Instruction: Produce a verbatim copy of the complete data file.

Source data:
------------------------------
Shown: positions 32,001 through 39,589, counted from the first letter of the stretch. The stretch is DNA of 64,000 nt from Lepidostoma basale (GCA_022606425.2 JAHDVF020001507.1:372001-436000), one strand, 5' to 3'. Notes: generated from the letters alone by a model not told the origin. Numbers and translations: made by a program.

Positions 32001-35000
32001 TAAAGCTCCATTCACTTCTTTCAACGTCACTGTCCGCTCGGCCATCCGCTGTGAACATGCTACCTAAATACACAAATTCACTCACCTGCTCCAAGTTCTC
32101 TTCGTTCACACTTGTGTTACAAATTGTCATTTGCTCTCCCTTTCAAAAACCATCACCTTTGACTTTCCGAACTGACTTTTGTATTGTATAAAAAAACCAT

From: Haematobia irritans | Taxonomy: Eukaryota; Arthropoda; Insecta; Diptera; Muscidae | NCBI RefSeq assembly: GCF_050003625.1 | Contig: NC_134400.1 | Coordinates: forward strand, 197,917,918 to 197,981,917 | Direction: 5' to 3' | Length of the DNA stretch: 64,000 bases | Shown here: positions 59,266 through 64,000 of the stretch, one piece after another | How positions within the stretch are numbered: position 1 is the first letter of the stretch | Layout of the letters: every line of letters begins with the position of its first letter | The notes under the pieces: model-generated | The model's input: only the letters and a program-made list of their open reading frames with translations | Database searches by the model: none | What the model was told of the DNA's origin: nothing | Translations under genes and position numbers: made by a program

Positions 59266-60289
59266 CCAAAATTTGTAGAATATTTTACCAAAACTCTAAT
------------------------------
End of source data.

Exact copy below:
Shown: positions 32,001 through 39,589, counted from the first letter of the stretch. The stretch is DNA of 64,000 nt from Lepidostoma basale (GCA_022606425.2 JAHDVF020001507.1:372001-436000), one strand, 5' to 3'. Notes: generated from the letters alone by a model not told the origin. Numbers and translations: made by a program.

Positions 32001-35000
32001 TAAAGCTCCATTCACTTCTTTCAACGTCACTGTCCGCTCGGCCATCCGCTGTGAACATGCTACCTAAATACACAAATTCACTCACCTGCTCCAAGTTCTC
32101 TTCGTTCACACTTGTGTTACAAATTGTCATTTGCTCTCCCTTTCAAAAACCATCACCTTTGACTTTCCGAACTGACTTTTGTATTGTATAAAAAAACCAT

From: Haematobia irritans | Taxonomy: Eukaryota; Arthropoda; Insecta; Diptera; Muscidae | NCBI RefSeq assembly: GCF_050003625.1 | Contig: NC_134400.1 | Coordinates: forward strand, 197,917,918 to 197,981,917 | Direction: 5' to 3' | Length of the DNA stretch: 64,000 bases | Shown here: positions 59,266 through 64,000 of the stretch, one piece after another | How positions within the stretch are numbered: position 1 is the first letter of the stretch | Layout of the letters: every line of letters begins with the position of its first letter | The notes under the pieces: model-generated | The model's input: only the letters and a program-made list of their open reading frames with translations | Database searches by the model: none | What the model was told of the DNA's origin: nothing | Translations under genes and position numbers: made by a program

Positions 59266-60289
59266 CCAAAATTTGTAGAATATTTTACCAAAACTCTAAT